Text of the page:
Tax Loophole Could Give Pension Funds a Boost

Tax Loophole Could Give Pension Funds a Boost

The Fiscal Times/iStockphoto

Some companies can get an extra tax break on contributions to their pension funds this year, but they have to hurry to take advantage of a one-time rule change, according to The Wall Street Journal.

Pension contributions made before mid-September of this year can be deducted on tax returns for 2017, before corporate tax rates were cut from 35 percent to 21 percent.

“That means a company that contributes $100 million to its pension plan now can save $35 million in taxes,” the Journal says, “while a company contributing the same amount after the deadline would save just $21 million, based on the new 21% corporate tax rate.”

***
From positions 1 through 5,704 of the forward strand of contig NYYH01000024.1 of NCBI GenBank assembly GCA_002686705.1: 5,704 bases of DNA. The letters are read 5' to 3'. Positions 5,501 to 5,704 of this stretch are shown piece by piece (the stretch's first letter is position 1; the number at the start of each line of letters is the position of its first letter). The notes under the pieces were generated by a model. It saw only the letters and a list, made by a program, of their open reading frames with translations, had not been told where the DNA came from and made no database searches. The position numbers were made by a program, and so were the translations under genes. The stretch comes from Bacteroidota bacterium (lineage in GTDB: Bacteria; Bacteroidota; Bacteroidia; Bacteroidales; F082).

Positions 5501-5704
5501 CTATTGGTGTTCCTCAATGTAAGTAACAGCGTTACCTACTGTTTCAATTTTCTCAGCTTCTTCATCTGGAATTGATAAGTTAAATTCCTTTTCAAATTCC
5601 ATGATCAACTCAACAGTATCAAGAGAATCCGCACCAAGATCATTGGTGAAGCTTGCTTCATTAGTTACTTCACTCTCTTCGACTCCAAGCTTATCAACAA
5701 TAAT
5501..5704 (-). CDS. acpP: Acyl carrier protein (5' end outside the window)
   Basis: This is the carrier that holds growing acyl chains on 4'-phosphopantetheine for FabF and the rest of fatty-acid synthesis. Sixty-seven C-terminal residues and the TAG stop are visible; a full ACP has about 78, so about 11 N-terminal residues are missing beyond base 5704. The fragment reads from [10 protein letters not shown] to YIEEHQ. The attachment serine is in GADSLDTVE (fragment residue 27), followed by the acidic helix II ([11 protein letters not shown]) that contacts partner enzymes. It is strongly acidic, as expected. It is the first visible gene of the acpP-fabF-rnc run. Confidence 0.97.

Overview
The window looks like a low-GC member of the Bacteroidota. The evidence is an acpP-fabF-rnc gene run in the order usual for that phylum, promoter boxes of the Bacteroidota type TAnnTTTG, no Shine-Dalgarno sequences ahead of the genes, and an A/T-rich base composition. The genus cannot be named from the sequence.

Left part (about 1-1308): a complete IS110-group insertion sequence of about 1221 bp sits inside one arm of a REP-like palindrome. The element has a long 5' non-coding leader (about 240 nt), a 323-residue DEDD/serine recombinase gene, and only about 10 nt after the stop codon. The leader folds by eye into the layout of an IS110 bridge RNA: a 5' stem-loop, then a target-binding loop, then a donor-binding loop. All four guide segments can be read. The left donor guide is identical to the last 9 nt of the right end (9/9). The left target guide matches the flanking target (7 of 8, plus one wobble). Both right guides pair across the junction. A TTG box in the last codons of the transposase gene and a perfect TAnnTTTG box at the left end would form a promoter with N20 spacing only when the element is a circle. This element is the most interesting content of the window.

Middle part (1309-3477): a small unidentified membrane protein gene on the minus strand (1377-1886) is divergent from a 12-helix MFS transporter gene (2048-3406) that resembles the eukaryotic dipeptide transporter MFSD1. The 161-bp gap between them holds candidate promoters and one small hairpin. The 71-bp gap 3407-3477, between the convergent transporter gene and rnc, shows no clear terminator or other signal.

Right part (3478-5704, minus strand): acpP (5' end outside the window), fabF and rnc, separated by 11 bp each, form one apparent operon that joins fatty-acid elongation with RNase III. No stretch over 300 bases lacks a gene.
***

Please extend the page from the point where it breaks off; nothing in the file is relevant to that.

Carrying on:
The enhanced tax break is available only to companies that have underfunded defined-benefit plans, but that includes plenty of firms. As of last week, defined-benefit plans for S&P 500 companies are underfunded by about 10 percent, with obligations of a bit more than $2 trillion but assets of only $1.8 trillion.

For companies that are falling short, “This is a no-brainer to the extent that you have the liquidity to do it,” Wharton professor Jennifer Blouin said.